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Soaring food prices top UN agenda on World Food Day

ROME--Global governance of food security and a so-called new world food order were on the table at World Food Day talks held by the United Nations on Tuesday in the face of drought and high prices.

The United Nations focused the talks in Rome on lowering food prices which have been pushed up by droughts in Australia and the United States and a drop in harvests in Europe and the Black Sea region.

A meeting at the U.N.'s Food and Agriculture Organization (FAO) chaired by French Agriculture Minister Stephane Le Foll brought together ministers from 20 countries including major producers and import-dependent developing countries.

“The key is to ensure global governance on food issues,” Le Foll said.

“Discussions were held on transparency in agricultural markets, the coordination of international actions, response to the global demand for food and the fight against the effects of volatility,” he added.

FAO chief Jose Graziano Da Silva said: “Food prices and volatility have increased in recent years. This is expected to continue in the medium-term.”

He said new mechanisms for stronger global governance of food security that are being set up were part of “a new world order that needs to emerge.”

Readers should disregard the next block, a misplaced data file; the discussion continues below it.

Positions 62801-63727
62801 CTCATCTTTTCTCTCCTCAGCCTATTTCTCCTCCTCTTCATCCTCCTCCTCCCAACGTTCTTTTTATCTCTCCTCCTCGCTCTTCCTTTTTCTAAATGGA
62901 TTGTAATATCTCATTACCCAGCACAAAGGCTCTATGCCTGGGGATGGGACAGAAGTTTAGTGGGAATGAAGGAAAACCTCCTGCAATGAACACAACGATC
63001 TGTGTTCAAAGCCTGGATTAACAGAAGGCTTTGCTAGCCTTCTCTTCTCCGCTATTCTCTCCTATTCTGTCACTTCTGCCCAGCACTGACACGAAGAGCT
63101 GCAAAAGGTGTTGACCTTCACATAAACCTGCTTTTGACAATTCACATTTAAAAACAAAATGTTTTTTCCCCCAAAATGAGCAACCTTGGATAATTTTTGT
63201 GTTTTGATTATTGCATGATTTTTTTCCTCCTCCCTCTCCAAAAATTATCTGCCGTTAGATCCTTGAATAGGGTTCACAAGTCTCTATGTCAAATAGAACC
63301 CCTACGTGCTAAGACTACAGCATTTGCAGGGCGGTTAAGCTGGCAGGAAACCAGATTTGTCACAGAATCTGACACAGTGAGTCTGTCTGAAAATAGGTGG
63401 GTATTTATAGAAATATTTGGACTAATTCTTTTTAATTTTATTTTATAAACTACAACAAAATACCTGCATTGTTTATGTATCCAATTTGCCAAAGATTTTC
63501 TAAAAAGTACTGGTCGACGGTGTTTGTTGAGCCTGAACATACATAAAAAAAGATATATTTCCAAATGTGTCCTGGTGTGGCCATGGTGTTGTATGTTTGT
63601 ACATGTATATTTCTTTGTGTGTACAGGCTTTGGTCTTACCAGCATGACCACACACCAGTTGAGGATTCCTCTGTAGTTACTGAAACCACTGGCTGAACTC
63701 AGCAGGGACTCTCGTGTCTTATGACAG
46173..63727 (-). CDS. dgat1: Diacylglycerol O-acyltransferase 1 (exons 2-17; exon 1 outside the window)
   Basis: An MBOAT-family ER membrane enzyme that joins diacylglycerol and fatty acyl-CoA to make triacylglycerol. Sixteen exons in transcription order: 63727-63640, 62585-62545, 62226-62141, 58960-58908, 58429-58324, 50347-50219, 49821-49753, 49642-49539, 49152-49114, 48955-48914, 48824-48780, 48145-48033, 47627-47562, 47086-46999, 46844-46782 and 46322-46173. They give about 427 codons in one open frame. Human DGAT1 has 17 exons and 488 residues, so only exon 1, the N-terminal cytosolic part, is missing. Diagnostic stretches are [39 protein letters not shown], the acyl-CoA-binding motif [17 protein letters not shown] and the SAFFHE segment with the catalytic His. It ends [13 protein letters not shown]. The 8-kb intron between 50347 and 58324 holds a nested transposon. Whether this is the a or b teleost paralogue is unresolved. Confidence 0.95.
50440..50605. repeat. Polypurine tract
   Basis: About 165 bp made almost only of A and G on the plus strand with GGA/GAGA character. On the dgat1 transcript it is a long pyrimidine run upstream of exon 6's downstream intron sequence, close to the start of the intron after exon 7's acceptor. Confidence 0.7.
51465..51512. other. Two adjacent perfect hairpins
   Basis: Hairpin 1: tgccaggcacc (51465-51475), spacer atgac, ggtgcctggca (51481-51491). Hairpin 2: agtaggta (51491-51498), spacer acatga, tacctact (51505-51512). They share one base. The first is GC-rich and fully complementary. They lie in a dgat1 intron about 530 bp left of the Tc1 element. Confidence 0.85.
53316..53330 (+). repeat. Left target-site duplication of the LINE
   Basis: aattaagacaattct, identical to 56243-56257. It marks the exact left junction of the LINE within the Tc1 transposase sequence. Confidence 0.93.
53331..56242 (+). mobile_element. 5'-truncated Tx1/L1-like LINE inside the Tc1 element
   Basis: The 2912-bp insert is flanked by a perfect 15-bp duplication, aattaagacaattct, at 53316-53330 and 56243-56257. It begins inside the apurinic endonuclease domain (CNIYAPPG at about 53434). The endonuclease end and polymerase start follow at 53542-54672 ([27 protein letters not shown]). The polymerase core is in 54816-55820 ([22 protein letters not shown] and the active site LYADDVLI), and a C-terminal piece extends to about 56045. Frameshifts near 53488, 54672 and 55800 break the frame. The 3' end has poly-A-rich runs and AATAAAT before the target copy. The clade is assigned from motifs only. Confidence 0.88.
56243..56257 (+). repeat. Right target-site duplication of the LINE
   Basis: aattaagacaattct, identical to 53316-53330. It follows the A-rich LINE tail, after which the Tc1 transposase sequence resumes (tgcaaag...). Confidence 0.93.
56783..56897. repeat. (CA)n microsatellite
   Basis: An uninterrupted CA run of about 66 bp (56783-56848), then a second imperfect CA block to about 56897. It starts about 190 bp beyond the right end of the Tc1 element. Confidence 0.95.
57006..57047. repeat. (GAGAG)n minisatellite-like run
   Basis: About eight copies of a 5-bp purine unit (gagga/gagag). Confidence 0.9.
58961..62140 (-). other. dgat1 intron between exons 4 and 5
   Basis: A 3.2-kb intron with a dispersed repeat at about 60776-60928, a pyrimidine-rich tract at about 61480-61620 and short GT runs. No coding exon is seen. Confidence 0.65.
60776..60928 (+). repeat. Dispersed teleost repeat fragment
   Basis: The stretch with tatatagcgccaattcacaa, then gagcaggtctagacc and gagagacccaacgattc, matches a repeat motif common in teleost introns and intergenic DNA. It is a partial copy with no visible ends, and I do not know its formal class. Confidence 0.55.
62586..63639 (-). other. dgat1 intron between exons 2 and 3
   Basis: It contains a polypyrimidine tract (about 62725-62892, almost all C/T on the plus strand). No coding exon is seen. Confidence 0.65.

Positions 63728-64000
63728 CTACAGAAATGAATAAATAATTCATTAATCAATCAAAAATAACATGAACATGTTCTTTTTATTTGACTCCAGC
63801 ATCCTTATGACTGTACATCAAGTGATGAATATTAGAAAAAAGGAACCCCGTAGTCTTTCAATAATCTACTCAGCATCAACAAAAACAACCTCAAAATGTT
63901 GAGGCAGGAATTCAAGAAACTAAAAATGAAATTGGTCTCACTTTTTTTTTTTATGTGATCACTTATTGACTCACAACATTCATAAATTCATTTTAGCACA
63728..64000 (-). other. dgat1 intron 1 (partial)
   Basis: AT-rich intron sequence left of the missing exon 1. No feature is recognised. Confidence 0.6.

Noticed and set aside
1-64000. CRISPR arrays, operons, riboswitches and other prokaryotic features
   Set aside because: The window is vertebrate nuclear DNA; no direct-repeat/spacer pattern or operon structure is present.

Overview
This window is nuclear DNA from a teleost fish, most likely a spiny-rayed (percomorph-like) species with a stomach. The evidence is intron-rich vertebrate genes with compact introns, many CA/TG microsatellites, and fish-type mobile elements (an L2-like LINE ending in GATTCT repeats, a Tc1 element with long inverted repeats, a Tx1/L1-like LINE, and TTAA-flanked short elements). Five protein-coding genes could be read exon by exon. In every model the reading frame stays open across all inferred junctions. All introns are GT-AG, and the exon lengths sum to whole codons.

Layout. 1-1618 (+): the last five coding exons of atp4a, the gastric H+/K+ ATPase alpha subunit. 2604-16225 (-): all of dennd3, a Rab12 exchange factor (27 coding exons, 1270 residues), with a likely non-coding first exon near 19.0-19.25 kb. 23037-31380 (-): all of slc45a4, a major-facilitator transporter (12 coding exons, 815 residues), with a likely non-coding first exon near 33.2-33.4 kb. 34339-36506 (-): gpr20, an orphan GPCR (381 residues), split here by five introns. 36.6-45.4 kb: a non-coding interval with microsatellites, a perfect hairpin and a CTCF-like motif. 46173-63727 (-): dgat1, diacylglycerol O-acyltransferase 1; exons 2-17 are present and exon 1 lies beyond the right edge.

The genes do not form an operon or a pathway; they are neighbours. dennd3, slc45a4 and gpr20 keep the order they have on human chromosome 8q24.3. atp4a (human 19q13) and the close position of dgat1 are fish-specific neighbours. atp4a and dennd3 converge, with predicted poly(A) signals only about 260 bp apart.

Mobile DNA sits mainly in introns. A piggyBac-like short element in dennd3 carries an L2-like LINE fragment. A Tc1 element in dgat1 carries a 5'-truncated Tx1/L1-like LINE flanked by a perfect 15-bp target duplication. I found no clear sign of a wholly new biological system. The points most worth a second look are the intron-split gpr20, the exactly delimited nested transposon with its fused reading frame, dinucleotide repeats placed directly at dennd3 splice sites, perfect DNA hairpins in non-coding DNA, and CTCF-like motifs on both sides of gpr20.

But there were divisions among participants at the meeting, with the United States voicing strong opposition to the proposal of setting up strategic food reserves in particularly vulnerable countries, to be tapped when prices spike.

Graziano Da Silva said establishing reserves could be “an instrument to avoid poor countries paying the price” of price rises — although FAO's official position is only in favour of setting up “small emergency stocks.”

“If you bolster the size of the stocks, you increase difficulties in terms of costs and management,” said FAO's David Hallam, who is in charge of markets.

870 Million Hungry in 'land of plenty'

FAO said the talks were aimed at boosting “the effectiveness of measures to address food price volatility and to reduce its impact on the most vulnerable.”

Global food prices rose by 1.4 percent last month, after holding steady for two months, as cereals, meat and dairy prices climbed, the FAO said earlier.

The food import bill for poor countries is therefore estimated to rise by 3.7 percentage points from last year to US$36.5 billion (28.1 billion euros).

The FAO estimates that about 870 million people in the world — or one in eight humans — suffer from hunger, saying the figure is “unacceptably high” even though it has gone down from more than a billion in the early 1990s.

The U.N.'s special rapporteur on the right to food, Olivier De Schutter, said that figure rises to 1.5 billion people if you include malnourishment which hampers the physical and psychological developments of children.

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